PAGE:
I would put our legislative and foreign policy accomplishments in our first two years against any president - with the possible exceptions of Johnson, FDR, and Lincoln - just in terms of what we've gotten done in modern history. But, you know, but when it comes to the economy, we've got a lot more work to do. And we're gonna keep on at it.
From Jefferson to Jackson to Lincoln to FDR to Reagan, every great president inspires enormous affection and enormous hostility. We'll all be much saner, I think, if we remember that history is full of surprises and things that seemed absolutely certain one day are often unimaginable the next.
With the sole exception of President Bill Clinton, whose 'bridge to the 21st century' evoked the vision and optimism of other great Democratic presidents of the 20th century, such as FDR and John F. Kennedy, pessimism about America's economic future has been the hallmark of modern progressivism.
Bernard L. Schwartz
When Franklin D. Roosevelt launched Social Security in 1935, he did not present it as expressing the mutual obligation of citizens to one another... Rather than offer a communal rationale, FDR argued that such rights were essential to "true individual freedom, " adding, "necessitous men are not free men.
Michael J. Sandel
When the Chief Justice read me the oath, ' he [FDR] later told an adviser, 'and came to the words "support the Constitution of the United States" I felt like saying: "Yes, but it's the Constitution as I understand it, flexible enough to meet any new problem of democracy-not the kind of Constitution your Court has raised up as a barrier to progress and democracy.
Washingtonians love the "So-and-so is spinning in his grave" cliche. Someone is always speculating about how some great dead American would be scandalized over some crime against How It Used to Be. The Founding Fathers are always spinning in their graves over something, as is Ronald Reagan, or FDR. Edward R. Murrow is a perennial grave spinner in the news business (though in fact, Murrow was cremated).
One thing that does seem to me to be fairly consistent is that presidents who restrict civil liberties, even in wartime, are usually judged harshly for it. So most people agree that one of the worst stains on the reputation of FDR, who is widely considered a great president, is the internment of Japanese Americans during World War II. Likewise, Lincoln is judged harshly for the suspension of habeas corpus.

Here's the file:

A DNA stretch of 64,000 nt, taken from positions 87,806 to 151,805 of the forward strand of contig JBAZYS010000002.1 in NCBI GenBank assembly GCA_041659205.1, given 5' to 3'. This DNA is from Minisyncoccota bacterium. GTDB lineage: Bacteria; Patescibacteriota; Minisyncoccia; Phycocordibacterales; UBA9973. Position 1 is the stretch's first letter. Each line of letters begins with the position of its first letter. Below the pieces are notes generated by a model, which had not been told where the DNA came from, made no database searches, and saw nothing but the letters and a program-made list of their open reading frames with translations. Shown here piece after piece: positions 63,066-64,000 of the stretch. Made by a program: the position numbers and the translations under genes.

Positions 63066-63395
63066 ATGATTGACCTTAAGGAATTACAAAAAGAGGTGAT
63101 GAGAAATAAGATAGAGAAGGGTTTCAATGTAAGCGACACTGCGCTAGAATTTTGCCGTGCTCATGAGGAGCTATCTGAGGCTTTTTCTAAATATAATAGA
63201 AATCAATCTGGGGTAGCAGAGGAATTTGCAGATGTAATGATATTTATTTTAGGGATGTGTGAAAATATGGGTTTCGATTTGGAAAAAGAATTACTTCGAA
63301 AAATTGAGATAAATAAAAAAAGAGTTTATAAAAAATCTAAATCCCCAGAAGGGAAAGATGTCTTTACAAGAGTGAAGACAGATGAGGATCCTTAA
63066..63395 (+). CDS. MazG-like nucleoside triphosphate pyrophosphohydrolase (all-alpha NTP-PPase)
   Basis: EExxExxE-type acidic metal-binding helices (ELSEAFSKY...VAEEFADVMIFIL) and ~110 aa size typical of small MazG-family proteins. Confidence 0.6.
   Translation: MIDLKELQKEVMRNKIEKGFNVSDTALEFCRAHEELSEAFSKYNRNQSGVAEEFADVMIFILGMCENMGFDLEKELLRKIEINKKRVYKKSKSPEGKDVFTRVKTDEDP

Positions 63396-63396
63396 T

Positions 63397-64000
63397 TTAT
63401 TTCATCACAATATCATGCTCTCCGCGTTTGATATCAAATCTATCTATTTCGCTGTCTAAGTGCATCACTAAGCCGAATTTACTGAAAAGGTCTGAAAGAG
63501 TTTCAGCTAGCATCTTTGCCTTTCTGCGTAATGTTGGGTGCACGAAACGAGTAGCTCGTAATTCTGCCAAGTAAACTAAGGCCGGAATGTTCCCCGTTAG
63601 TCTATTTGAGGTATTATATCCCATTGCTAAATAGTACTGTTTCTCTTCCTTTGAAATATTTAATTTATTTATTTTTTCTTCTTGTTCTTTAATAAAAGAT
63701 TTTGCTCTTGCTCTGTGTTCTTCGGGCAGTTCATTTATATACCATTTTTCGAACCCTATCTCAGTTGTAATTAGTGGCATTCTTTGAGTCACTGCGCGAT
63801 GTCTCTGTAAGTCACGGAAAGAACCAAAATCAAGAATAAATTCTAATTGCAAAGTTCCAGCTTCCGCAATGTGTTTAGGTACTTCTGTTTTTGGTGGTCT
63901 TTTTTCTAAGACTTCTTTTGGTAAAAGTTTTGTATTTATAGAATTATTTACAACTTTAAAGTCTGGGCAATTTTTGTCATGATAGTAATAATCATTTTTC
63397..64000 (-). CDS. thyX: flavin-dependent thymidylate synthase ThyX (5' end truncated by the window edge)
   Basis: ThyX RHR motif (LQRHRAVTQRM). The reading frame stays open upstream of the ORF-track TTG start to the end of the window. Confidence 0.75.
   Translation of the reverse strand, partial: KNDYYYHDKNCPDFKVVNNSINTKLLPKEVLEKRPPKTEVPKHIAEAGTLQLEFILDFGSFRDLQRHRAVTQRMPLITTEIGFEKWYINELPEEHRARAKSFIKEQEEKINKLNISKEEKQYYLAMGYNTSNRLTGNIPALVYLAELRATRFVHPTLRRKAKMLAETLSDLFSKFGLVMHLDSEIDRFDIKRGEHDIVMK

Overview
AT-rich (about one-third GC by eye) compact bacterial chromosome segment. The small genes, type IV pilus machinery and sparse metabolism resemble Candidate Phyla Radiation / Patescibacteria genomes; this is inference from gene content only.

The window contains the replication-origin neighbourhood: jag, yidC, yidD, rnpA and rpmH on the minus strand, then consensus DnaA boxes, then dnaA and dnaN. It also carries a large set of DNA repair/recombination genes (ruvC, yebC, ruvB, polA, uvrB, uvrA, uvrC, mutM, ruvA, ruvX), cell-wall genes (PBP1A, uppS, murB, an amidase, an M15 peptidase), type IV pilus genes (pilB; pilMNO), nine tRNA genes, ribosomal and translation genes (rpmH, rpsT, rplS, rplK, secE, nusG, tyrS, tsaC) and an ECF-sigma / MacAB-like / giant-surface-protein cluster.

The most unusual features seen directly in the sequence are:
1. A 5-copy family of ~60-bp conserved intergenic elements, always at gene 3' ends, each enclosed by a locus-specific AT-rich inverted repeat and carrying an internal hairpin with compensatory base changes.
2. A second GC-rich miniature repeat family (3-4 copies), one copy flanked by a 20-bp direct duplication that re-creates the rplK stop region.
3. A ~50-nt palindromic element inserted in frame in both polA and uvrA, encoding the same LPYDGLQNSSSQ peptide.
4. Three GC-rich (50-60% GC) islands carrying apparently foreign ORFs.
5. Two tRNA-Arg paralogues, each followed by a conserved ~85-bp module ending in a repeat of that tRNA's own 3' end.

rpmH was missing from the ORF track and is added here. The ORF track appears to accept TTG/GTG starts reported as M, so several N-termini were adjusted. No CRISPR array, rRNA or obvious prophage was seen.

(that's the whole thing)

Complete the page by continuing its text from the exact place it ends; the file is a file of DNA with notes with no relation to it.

Arabs and other Muslims generally agreed that Saddam Hussein might be a bloody tyrant, but, paralleling FDR's thinking, "he is our bloody tyrant." In their view, the invasion was a family affair to be settled within the family and those who intervened in the name of some grand theory of international justice were doing so to protect their own selfish interests and to maintain Arab subordination to the west.
Samuel P. Huntington
About forty percent of the people vote Democrat. About forty percent vote Republican. Of those eighty percent, most wouldn't change their votes if Adolf Hitler was running against Abe Lincoln - or against FDR. . . . That leaves twenty percent of the people who swing back one way or another . . . the true independents. . . . That twenty percent controls the destiny of the country.
For a long time I felt that FDR had developed many thoughts and ideas that were his own to benefit this country, the United States. But, he didn't. Most of his thoughts, his political ammunition, as it were, were carefully manufactured for him in advance by the Council on Foreign Relations - One World Money group. Brilliantly, with great gusto, like a fine piece of artillery, he exploded that prepared "ammunition" in the middle of an unsuspecting target, the American people, and thus paid off and returned his internationalist political support.
Curtis Bean Dall
[D]rawing up 'secret war plans' for a possible attack on Iraq wasn't irrational. The low-level war against Saddam was 12 years old, with no end in sight. American and British pilots were getting shot at, sanctions weren't working, and Bush was getting warnings that Saddam had all those terrible weapons and would use them against America. Bush would have been a fool not to draw up plans. Gee, wait till the critics find out that FDR, without ever informing the media, was plotting to fight Japan and Germany before Pearl Harbor.